Toni Frissell (1907-1988) is remembered today principally for her high-fashion photography for Vogue and Harper's Bazaar. In 1941, Frissell volunteered her photographic services to the American Red Cross. Later she worked for the Eighth Army Air Force and became the official photographer of the Women's Army Corps. On their behalf, she took thousands of images of nurses, front-line soldiers, WACs, the Tuskegee Airmen, and orphaned children.
Carte-de-visite portrait of Edmonia Lewis (1845-1890), African American Sculptor. Lewis, the first famous American sculptor of African descent, had a Chippewa mother and a free black father. After being orphaned at age twelve, she was adopted by abolitionist parents and eventually developed into an accomplished Neo-classical sculptor. While in Rome, she worked and exhibited with the likes of Harriet Hosmer. #Victorian #women #artists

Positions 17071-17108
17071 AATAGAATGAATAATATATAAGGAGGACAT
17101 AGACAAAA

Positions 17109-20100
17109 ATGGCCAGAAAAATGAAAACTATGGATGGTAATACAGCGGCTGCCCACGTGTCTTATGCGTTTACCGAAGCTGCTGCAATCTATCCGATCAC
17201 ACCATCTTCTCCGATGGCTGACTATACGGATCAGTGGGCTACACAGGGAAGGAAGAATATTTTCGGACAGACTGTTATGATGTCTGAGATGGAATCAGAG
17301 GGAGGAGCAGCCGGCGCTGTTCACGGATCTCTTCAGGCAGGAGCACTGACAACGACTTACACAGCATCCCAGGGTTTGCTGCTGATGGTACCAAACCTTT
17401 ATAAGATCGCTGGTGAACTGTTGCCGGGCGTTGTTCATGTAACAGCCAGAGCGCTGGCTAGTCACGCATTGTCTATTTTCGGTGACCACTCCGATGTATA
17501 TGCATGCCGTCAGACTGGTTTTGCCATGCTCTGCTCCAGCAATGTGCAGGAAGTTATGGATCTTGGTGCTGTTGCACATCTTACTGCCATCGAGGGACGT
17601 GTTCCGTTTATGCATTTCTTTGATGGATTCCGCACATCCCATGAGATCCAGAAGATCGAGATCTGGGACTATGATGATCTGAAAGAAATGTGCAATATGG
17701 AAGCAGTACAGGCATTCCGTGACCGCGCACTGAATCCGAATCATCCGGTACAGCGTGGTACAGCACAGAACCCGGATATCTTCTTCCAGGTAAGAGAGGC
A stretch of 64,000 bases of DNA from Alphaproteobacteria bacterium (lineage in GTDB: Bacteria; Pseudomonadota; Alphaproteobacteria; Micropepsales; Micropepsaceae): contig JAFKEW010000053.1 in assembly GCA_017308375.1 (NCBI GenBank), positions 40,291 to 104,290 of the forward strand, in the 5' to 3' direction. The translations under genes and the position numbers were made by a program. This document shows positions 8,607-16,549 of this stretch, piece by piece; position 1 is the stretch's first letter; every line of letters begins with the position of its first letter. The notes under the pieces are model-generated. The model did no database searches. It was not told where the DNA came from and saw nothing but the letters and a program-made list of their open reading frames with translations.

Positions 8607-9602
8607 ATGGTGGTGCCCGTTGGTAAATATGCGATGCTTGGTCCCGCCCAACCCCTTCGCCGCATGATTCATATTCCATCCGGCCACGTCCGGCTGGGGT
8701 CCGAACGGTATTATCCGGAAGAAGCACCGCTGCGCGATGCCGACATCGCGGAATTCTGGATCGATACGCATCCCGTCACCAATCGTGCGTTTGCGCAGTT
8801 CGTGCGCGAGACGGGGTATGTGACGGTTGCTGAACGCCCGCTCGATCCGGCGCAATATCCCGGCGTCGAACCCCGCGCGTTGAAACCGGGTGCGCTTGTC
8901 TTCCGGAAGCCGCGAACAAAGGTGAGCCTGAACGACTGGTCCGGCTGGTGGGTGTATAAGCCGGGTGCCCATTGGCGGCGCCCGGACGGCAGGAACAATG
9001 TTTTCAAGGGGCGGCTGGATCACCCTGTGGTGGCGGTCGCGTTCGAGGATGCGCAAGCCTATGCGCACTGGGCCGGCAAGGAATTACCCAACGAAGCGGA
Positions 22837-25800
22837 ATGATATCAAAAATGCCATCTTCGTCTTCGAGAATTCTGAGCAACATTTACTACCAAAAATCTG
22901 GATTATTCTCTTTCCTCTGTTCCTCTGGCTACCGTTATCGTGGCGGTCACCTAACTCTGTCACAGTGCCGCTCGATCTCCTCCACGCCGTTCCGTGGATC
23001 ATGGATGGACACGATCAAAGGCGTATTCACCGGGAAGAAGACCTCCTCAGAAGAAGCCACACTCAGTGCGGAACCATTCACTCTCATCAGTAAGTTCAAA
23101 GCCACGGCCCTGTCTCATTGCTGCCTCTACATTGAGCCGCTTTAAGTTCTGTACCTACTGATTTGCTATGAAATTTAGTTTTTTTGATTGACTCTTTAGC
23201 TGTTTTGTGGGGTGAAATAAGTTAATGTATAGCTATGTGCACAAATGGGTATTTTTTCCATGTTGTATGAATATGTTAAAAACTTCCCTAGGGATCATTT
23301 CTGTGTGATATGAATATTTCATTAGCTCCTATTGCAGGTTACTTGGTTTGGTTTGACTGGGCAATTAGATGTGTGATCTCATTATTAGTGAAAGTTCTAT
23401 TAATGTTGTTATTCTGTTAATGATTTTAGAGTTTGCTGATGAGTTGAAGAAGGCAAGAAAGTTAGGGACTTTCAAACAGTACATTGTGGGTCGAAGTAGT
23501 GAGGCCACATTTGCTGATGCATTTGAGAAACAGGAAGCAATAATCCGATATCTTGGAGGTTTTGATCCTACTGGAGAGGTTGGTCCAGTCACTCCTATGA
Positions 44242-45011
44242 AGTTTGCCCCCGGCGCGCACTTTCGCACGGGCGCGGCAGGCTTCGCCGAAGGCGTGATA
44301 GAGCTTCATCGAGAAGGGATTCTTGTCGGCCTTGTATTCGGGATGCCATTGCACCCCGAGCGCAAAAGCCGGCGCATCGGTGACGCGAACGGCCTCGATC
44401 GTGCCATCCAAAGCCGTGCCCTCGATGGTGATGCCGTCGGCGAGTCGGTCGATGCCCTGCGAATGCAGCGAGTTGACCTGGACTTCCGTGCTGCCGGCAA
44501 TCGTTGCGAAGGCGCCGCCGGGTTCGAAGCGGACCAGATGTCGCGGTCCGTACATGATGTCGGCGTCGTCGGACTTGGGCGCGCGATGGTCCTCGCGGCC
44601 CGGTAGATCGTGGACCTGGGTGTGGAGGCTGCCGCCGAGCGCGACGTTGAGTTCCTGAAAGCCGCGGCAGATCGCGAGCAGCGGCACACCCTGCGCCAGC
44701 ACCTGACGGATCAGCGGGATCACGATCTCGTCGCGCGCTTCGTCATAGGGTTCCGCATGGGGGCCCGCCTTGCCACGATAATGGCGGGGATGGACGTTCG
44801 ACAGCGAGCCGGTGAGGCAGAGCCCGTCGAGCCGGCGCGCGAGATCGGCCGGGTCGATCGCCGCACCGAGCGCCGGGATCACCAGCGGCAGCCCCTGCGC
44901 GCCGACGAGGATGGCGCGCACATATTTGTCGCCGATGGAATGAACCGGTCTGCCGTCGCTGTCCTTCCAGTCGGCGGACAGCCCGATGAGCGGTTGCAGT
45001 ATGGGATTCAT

He Documented Atrocities (1943) Sgt. William A Scott, III -- was a military photographer with the 183rd Engineer Combat Battalion Concentration Camp.His photographs recorded African-American soldiers at the liberation of the Buchenwald concentration camp. Scott's pictures are now part of a video record of the liberation of Buchenwald on display at the U.S. Holocaust Museum in Washington, D.C.